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  1. Nottinghamshire - Wikipedia

    Nottinghamshire (pronounced / ˈnɒtɪŋəmʃər, - ʃɪər /; abbreviated Notts.) is a county in the East Midlands region of England, bordering South Yorkshire to the north-west, Lincolnshire to the east, Leicestershire to the south, and Derbyshire to the west.

  2. Nottinghamshire (abbreviated Notts) is a county in the East Midlands, which borders South Yorkshire, North Lincolnshire, Lincolnshire, Leicestershire and Derbyshire. The county town is traditionally Nottingham , at 52°57′17″N , 1°09′29″W , though the council is now based in West Bridgford (at a site facing Nottingham over the River Trent ).

  3. Southwell, Nottinghamshire - Wikipedia,_Nottinghamshire

    From Wikipedia, the free encyclopedia (Redirected from Normanton, Nottinghamshire) Southwell (/ ˈsaʊθwəl /, locally / ˈsʌðəl /) is a minster town in Nottinghamshire, England, the site of Southwell Minster, the cathedral of the Anglican Diocese of Southwell and Nottingham. A population of under 7,000 rose to 7,297 at the 2011 Census.

  4. Staunton, Nottinghamshire - Wikipedia,_Nottinghamshire

    Staunton (also known as Staunton-in-the-Vale) is a small hamlet and civil parish in the Newark and Sherwood district of Nottinghamshire, England.The village is named after the local Staunton family, which has resided in the area since the Norman Conquest and possibly before, making them one of the oldest families in the country continuously living on its estate.

  5. Marnham, Nottinghamshire - Wikipedia,_Bassetlaw
    • Overview
    • Toponymy
    • Geography
    • Governance and demography
    • History
    • Economy

    Marnham is a civil parish in the Bassetlaw district, in the county of Nottinghamshire, England. The parish includes the village of Low Marnham and the hamlets of High Marnham and Skegby. In 2011 the parish had a population of 117. The parish lies in the north east of the county, and south east within the district. It is 122 miles north of London, 23 miles north east of the city of Nottingham, and 17 miles north east of the market town of Mansfield. The parish touches Fledborough, Normanton on Tr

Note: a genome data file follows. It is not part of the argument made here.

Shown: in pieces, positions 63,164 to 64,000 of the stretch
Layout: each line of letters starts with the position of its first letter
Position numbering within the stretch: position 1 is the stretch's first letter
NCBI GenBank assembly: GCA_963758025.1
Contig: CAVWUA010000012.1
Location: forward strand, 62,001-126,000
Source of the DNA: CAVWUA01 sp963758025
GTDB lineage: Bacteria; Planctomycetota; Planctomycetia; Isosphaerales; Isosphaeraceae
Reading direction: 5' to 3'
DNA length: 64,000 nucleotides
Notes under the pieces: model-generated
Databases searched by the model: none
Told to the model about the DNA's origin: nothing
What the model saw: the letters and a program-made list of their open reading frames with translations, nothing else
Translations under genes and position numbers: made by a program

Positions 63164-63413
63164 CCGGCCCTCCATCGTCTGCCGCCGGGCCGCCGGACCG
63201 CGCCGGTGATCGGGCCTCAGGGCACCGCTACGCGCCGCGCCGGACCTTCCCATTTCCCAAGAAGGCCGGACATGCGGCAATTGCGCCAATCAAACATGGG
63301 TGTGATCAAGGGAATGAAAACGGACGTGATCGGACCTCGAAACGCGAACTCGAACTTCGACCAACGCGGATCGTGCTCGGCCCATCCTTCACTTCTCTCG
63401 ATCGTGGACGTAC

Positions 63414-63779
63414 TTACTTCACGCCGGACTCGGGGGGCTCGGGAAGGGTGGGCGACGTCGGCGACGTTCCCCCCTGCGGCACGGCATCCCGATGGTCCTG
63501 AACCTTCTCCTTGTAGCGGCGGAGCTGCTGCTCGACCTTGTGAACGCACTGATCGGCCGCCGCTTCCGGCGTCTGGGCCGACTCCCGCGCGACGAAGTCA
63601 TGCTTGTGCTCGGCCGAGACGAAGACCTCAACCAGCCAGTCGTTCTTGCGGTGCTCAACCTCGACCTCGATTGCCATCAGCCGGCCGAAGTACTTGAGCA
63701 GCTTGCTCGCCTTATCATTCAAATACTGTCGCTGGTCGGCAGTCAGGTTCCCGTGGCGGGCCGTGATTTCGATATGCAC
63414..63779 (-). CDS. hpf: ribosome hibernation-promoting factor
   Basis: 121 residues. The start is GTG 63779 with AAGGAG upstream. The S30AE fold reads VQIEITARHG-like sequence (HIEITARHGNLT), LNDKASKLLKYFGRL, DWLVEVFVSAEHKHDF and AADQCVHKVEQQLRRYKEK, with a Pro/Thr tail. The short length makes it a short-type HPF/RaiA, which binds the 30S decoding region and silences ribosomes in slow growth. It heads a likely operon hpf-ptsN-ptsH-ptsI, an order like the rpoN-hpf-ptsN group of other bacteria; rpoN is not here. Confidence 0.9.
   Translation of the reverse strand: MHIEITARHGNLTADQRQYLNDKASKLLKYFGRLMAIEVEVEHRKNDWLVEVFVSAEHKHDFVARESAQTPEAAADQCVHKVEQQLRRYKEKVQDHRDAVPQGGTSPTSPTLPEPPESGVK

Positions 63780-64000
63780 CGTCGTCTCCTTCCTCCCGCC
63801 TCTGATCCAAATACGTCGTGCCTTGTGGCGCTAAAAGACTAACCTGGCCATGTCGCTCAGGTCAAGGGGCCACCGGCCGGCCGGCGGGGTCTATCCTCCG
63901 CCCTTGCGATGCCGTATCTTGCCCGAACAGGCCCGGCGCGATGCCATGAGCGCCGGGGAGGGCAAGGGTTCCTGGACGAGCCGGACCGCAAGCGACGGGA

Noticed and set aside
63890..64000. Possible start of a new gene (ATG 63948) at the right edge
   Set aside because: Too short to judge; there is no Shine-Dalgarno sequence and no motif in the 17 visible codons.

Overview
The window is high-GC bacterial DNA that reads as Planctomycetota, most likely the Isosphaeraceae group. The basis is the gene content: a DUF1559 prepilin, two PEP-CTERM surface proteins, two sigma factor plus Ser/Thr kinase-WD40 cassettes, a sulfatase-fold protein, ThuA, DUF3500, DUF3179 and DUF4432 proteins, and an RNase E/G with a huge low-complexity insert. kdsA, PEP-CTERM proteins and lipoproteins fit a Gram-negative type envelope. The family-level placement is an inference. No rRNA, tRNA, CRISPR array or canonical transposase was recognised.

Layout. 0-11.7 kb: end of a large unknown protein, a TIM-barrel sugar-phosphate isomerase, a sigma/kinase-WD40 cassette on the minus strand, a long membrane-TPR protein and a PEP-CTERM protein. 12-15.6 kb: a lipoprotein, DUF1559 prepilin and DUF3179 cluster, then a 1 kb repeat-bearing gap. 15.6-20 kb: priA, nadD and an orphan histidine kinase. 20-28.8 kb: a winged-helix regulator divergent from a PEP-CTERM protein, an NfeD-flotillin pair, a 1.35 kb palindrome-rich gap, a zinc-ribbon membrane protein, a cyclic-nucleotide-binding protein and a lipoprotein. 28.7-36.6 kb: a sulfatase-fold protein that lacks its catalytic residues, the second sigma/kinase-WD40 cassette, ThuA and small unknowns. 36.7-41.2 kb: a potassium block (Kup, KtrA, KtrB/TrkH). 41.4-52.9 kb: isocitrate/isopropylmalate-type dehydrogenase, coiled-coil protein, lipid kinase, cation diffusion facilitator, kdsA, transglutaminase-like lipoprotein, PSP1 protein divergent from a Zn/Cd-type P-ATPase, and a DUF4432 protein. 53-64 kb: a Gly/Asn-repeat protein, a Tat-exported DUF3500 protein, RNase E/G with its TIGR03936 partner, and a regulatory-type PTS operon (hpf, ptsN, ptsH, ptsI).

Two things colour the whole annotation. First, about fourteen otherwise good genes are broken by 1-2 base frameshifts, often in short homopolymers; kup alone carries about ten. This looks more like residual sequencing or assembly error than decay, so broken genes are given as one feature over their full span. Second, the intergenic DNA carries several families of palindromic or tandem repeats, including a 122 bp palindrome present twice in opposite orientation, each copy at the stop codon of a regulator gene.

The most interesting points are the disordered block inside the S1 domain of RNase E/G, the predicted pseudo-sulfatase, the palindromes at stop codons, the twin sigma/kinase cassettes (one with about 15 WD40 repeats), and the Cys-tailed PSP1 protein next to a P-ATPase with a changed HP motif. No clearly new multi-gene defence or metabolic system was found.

The name "Marnham" means 'Mearna's homestead/village', although little knowledge on this owner exists.

    It is surrounded by the following local areas: 1. Darlton and Fledborough to the north 2. Normanton-on-Trent to the south 3. South Clifton to the east 4. Tuxford to the west. The parish is approximately 4 miles in width, by 2 miles.

    The parish consists of: 1. Low Marnham 2. High Marnham 3. Skegby Low Marnham Main article: 1. Low Marnham This lies in the southeast corner of the parish, along a lane that spurs off a key road from Rampton to Sutton-on-Trent running north to south, near the River Trent. Low Marn

    Predominantly, many of the parish residents are clustered around the three villages. Outside of this is a light scattering of farms, farmhouses, auxiliary buildings and cottages amongst a wider mainly farmland setting. There are open fields to the west and north, and river floodp